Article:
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New report takes aim at corporate funding for climate denial

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NASA’s Aqua satellite, dedicated to advancing our understanding of Earth’s water cycle. Creative Commons license

The Union of Concerned Scientists has just published a report outing corporations that publicly back action on global warming, while quietly bankrolling climate change denier groups.

While the report acknowledged that not all corporations are engaged in this sort of Jekyll & Hyde behavior, it says many have adopted a strategy that “allows companies to maintain a public image of climate consciousness while, behind the scenes, undermining climate science and policy in powerful ways.” The report goes on the say:

While all companies in our sample stated they were taking voluntary internal action to reduce carbon emissions, half of them also misrepresented some element of established climate science in their public communications.

It’s worth pointing out that several of the two-faced companies profiled in today’s report are key partners and benefactors of the country’s biggest environmental groups. Companies like ExxonMobil Corp., General Electric Co., and Alcoa Inc. have bankrolled nature centers, conservation projects and public education campaigns, among other things. (For more details, check out my book.) Companies often spend more money publicizing their environmental projects than they spent on the good works in the first place. In contrast, you seldom hear much about the money channeled to groups such as the Heartland Institute that continue to claim climate change is a hoax.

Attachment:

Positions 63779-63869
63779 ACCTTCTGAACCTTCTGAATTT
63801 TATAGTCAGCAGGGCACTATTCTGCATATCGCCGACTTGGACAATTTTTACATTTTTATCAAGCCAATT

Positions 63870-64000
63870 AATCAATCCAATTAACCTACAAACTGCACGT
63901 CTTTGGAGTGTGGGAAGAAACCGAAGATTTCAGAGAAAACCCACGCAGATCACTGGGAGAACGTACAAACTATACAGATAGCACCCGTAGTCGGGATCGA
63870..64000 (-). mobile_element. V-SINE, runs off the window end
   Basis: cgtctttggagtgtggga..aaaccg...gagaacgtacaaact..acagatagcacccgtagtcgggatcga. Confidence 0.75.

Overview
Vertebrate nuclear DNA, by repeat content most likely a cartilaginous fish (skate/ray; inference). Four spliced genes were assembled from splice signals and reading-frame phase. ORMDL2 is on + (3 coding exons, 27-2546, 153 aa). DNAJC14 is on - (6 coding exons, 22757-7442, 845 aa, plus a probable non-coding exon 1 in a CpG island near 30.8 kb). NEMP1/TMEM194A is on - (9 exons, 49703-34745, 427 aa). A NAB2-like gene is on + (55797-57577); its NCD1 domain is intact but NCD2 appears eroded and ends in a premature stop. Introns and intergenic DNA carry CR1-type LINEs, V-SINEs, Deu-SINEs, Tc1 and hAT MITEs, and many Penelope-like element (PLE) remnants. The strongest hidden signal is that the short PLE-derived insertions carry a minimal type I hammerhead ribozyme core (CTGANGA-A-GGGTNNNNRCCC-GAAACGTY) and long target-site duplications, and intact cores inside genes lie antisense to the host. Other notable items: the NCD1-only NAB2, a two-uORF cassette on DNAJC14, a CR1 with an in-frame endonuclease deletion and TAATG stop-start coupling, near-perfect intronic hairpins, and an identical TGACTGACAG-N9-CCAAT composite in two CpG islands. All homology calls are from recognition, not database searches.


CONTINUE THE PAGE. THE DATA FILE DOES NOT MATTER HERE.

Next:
You can find the report here.

Some of today’s coverage is here, here and here.

The Nation Exposes Greenwashing by Big Green Groups

Check out this passionate piece in The Nation by British journalist Johann Hari. Perhaps I’m biased since I wrote an entire book on this subject and Hari quotes me in his story, but I think he argues persuasively that the large mainstream environmental groups in this country have sold out to their corporate sponsors and, when it comes to climate change, are selling us down the river (…or the seas as they rise!)

He certainly doesn’t mince words! He calls Conservation International and the Nature Conservancy “polluter-funded leeches sucking on the flesh of environmentalism, leaving it weaker and depleted.”

But it’s not all bleak and depressing. Hari concludes that:

Already, shining alternatives are starting to rise up across America. In just a year, the brilliant 350.org has formed a huge network of enthusiastic activists who are demanding our politicians heed the real scientific advice–not the parody of it offered by the impostors. They have to displace the corrupt conservationists as the voice of American environmentalism, fast.